I'm finding ways of switching off, finding my centre, thinking about something else and stay connected to the joy in life.  But seeing it everywhere in everything, and knowing the lives and deaths those poor animals suffered, are suffering right now, in their billions all over the world....is, for me, the hardest thing about being a vegan.

Oh...I am sorry. My really depressing post yesterday seems to have stopped the flow of an interesting conversation. Its just I've only recently opened up to all this and it had just become overwhelming and was struggling to deal. But then... just listened to the fantastic interview on ARZone podcast with Jose Vallez and Sharon Nunez about their activism in Spain... and the black cloud is completely lifted.  To hear how much they do, the lengths they go to, their creativity and passion, drive...amazing !  Just want to learn as much as i can, get involved, and get to the place they are at, helping animals that effectively too.  Great interview, thanks Carolyn, Tim, Roger !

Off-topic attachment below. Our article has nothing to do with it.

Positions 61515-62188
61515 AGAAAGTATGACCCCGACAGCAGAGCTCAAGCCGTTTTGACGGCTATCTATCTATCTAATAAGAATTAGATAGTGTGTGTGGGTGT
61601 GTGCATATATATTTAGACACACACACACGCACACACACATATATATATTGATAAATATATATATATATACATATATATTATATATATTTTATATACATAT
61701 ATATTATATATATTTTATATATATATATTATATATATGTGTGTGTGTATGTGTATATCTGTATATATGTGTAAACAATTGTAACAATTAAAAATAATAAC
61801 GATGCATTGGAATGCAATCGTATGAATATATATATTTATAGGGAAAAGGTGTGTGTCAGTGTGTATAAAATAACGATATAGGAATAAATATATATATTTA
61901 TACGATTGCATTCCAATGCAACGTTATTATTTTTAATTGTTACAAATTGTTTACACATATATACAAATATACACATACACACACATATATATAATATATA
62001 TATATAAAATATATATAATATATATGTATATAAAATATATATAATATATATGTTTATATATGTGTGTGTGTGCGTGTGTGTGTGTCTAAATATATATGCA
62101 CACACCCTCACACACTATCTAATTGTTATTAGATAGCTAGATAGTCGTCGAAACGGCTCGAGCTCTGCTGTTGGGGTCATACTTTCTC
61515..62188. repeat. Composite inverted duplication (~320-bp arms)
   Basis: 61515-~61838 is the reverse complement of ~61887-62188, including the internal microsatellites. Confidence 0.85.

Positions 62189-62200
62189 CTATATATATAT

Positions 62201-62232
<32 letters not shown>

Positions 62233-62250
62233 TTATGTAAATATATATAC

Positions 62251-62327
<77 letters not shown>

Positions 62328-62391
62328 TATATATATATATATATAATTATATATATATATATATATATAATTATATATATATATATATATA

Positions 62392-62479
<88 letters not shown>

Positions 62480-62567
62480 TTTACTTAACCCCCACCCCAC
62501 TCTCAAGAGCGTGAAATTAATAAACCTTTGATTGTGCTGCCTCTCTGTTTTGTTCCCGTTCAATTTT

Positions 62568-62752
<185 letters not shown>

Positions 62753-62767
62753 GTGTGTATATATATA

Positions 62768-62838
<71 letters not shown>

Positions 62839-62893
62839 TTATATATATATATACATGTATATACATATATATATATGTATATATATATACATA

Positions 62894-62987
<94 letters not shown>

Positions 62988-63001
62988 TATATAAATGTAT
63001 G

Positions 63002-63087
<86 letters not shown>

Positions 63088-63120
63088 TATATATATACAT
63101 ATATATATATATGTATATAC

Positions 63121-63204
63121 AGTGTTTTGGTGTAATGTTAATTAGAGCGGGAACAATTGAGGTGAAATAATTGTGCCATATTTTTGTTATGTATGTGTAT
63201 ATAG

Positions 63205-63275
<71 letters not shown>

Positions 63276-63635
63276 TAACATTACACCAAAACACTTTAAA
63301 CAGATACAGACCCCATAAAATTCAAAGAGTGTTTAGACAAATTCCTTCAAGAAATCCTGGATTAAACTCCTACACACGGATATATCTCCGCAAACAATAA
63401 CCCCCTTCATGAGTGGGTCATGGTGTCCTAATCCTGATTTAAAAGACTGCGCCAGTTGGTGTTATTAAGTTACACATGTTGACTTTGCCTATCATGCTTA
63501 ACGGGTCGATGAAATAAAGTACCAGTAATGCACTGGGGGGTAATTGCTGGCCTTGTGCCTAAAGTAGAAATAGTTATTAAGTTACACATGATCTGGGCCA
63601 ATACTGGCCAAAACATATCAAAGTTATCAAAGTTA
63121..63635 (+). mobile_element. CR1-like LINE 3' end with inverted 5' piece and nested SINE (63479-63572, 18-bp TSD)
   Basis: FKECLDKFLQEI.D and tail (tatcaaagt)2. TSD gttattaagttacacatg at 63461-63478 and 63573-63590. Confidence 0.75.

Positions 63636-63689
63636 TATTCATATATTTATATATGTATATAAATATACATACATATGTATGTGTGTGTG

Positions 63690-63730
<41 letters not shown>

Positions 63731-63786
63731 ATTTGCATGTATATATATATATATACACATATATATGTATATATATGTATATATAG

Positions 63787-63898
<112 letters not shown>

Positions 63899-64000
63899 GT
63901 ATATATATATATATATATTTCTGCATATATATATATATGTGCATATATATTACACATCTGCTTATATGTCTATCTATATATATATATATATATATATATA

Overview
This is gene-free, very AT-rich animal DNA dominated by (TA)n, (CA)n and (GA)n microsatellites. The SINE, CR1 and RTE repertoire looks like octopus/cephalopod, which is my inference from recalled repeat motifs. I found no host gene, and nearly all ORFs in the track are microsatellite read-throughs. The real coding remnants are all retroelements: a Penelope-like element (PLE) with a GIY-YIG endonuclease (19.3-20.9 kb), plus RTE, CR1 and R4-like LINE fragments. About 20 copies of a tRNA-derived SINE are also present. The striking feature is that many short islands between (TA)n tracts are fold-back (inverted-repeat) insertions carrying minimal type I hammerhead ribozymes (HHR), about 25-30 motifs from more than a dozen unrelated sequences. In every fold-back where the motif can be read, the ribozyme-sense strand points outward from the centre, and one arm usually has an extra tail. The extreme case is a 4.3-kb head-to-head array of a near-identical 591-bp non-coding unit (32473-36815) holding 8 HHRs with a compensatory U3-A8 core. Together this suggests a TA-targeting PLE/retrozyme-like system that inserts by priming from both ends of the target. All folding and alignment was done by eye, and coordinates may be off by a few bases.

Tim, I think you're right 100%. Thanks!

Louise, I don't think your post stopped the flow of the conversation, or even that it was so depressing.  There had already been 3-4 pages worth of conversation, during which much had already been said.  I'm glad you found such inspiration from Jose & Sharon, though. They really ARE amazing, aren't they?  It's nice that the Zone brought them to you. :)

Louise, London said:

Oh...I am sorry. My really depressing post yesterday seems to have stopped the flow of an interesting conversation. Its just I've only recently opened up to all this and it had just become overwhelming and was struggling to deal.